Reddy Go and oBike dock-less bikeshares hit the streets of Sydney and Melbourne respectively with a lot of media attention. During the weeks preceding and following their launch, fears were generated of waves of broken bikes littering the streets, several organisations reviewing the bikes and systems, and speculation on what this so-called “disruptive technology” will do to our cities. Mostly people are excited and positive and the media attention is valuable free publicity. It is estimated Melbourne now has about 1000 bikes and in Sydney they are spreading out all over inner city, even crossing the harbour and ending up in Milsons Point, with plans to expand to other councils like Parramatta.

 

Given the fact that the two existing public schemes in Australia are struggling, the question that comes to mind is how will these ones perform? Will they survive?

Public bikeshare, private bikeshare and helmet laws

Most of the discussions about bikeshares and their success to date were around public systems, like the ones we have in Melbourne and Brisbane. Adelaide also has a scheme which is free to use, but it runs on a different model, because you have to return the bike to same location. There were plans for something bigger, but a commissioned study warned that the city is still too car centric and that they shouldn’t go ahead as long as helmet laws are in place. Australian public schemes are often considered failures, compared to similar international models. Brisbane’s City Cycle at some stage was losing $1 million a year. Complex sign-up processes (which was improved), lack of cycling networks, station distribution and bicycle helmet laws are often cited as the reason for their failure.

It is also often noted that all public bicycle hire schemes operating in locations with helmet laws struggle heavily, with Seattle’s scheme closing down not too long after it was opened. Vancouver is looking a bit more promising, but it is still early days. Brisbane and Melbourne are surviving and showing signs of slow improvement, but still have a long way to go when compared to schemes like Velib in Paris. Surveys revealed that the helmet requirement is a big factor (bigger than weather), and there is no doubt it will affect numbers. Helmet choice campaigners often mention these schemes’ lack of performance as an argument against helmet laws. Some cities, like Mexico City, scrapped their laws before starting public schemes.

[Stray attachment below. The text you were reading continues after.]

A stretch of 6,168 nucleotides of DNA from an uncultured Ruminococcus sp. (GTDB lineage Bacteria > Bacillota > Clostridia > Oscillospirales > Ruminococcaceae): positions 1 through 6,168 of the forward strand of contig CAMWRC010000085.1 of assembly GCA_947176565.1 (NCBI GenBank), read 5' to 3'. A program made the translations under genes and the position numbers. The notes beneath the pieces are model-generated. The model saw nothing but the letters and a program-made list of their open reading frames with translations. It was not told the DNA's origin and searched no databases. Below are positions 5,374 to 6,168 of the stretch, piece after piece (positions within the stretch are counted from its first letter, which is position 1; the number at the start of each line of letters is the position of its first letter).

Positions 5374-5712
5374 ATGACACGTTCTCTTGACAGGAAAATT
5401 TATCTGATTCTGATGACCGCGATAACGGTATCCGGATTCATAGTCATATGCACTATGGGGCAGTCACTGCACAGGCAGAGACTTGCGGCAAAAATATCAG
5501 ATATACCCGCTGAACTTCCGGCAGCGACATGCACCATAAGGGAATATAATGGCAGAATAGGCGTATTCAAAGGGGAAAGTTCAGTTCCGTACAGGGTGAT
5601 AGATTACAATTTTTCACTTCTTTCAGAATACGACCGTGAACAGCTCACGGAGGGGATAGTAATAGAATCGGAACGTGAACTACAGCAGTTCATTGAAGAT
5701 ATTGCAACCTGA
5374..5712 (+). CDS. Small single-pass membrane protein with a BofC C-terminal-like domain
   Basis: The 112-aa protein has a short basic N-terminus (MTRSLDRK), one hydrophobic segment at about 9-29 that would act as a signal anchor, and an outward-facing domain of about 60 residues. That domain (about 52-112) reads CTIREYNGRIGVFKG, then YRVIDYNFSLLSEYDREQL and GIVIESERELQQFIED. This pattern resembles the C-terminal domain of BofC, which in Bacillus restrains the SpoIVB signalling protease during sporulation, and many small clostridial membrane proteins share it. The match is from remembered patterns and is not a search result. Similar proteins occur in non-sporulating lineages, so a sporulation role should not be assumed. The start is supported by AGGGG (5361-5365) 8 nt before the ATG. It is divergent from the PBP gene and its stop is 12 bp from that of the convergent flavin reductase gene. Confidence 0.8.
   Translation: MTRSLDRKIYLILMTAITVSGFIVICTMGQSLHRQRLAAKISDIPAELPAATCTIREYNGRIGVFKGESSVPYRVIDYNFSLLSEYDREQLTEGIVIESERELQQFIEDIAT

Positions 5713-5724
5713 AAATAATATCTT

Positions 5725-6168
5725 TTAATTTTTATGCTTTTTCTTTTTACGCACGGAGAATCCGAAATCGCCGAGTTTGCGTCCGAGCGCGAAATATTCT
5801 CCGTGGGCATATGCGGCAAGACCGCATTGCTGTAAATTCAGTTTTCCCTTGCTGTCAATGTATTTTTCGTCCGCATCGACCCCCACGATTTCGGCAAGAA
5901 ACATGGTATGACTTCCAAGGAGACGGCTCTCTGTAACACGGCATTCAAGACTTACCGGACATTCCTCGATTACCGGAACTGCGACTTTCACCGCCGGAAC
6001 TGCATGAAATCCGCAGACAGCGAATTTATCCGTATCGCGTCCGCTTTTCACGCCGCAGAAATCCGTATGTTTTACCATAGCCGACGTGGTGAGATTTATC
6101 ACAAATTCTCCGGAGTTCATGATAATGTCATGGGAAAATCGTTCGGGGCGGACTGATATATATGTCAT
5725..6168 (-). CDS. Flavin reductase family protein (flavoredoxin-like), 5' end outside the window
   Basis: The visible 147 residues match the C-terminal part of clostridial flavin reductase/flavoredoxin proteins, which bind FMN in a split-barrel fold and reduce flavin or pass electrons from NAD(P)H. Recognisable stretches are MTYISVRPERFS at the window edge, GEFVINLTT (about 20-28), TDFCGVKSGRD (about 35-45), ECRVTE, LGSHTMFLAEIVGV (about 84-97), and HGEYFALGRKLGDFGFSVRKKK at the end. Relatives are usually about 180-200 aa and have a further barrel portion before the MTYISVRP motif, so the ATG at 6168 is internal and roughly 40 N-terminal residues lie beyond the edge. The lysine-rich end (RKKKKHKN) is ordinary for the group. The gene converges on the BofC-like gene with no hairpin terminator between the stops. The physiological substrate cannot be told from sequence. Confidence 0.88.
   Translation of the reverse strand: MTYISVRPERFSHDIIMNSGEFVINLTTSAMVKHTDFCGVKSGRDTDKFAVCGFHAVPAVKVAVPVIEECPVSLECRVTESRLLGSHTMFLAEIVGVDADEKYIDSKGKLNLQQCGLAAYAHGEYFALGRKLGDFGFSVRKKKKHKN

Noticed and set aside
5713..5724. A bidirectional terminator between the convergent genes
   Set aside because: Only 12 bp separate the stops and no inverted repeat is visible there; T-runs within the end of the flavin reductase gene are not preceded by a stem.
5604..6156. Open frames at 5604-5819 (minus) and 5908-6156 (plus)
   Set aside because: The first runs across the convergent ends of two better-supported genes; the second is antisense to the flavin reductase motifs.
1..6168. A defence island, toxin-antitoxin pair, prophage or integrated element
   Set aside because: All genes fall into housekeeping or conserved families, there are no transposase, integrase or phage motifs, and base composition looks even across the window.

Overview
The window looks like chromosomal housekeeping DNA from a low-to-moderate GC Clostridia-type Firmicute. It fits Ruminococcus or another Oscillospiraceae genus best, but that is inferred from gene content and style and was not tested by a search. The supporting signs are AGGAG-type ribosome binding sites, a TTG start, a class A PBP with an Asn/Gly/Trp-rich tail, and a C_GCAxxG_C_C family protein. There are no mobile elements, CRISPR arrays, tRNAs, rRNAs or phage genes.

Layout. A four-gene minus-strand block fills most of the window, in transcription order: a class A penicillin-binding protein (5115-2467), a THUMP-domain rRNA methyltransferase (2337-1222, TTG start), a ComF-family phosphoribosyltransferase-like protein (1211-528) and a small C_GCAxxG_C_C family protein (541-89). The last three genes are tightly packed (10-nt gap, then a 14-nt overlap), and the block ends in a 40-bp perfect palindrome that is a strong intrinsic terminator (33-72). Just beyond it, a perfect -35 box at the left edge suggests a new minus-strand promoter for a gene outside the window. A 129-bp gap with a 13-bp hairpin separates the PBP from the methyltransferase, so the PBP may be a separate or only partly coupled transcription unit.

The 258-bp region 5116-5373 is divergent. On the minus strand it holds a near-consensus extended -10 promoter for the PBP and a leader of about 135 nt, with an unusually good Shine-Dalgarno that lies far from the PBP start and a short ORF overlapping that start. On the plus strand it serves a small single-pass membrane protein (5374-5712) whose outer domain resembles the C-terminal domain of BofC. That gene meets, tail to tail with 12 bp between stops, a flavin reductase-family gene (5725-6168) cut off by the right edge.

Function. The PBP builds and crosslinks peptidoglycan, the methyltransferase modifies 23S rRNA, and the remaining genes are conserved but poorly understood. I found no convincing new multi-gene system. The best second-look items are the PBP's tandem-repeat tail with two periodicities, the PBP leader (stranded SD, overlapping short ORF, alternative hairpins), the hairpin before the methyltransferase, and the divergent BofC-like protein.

But these schemes are publicly owned, usually by councils. Although Sydney doesn’t have a public one, there are already small private hire schemes. Spinway is one, which operates in a few locations around Australia. There are other examples, including a new scheme recently opened in Perth. The point is that we already have private bikeshare systems operating ‘successfully’, but because they are privately owned, we can’t really tell if they are thriving or just surviving. However, these two new schemes are at a different scale and while the existing schemes are more aimed at tourists that stop and start at the same place, the dock-less schemes operate on a similar model and scale to the public share systems.

Measure of success

Private schemes’ success will be measured in dollars. As long as they generate sufficient money or show potential that the investment will produce timely returns, their owners will keep them running. On the other hand, the most commonly accepted measurement of success for public bikeshare systems are trips per bike per day. Of course, usage rates and financial performance are related, but the goal of the public schemes is not to make money – it is to get more people riding and alleviate pressures on other modes of transport, including driving. Preferable they want to run without a loss, and making money would be a bonus. Australian schemes’ usage rate sits under 1, while Paris is at 6, NYC at 8 and London, somewhat disappointingly, at 3. Maybe we are lucky in Australia that we have committed councils who are happy to help to keep them afloat and treat their financial operations similar to other modes of transport - which is all heavily subsidised. Also, for councils that are consistently criticised for not doing enough for cycling, closing them will be a political nightmare.

So, will they survive?

Factors influencing success are complex. Lack of an integrated cycling network and helmet laws have put a halt on Sydney’s plans for years, but the city started a feasibility study recently, so there must be some optimism.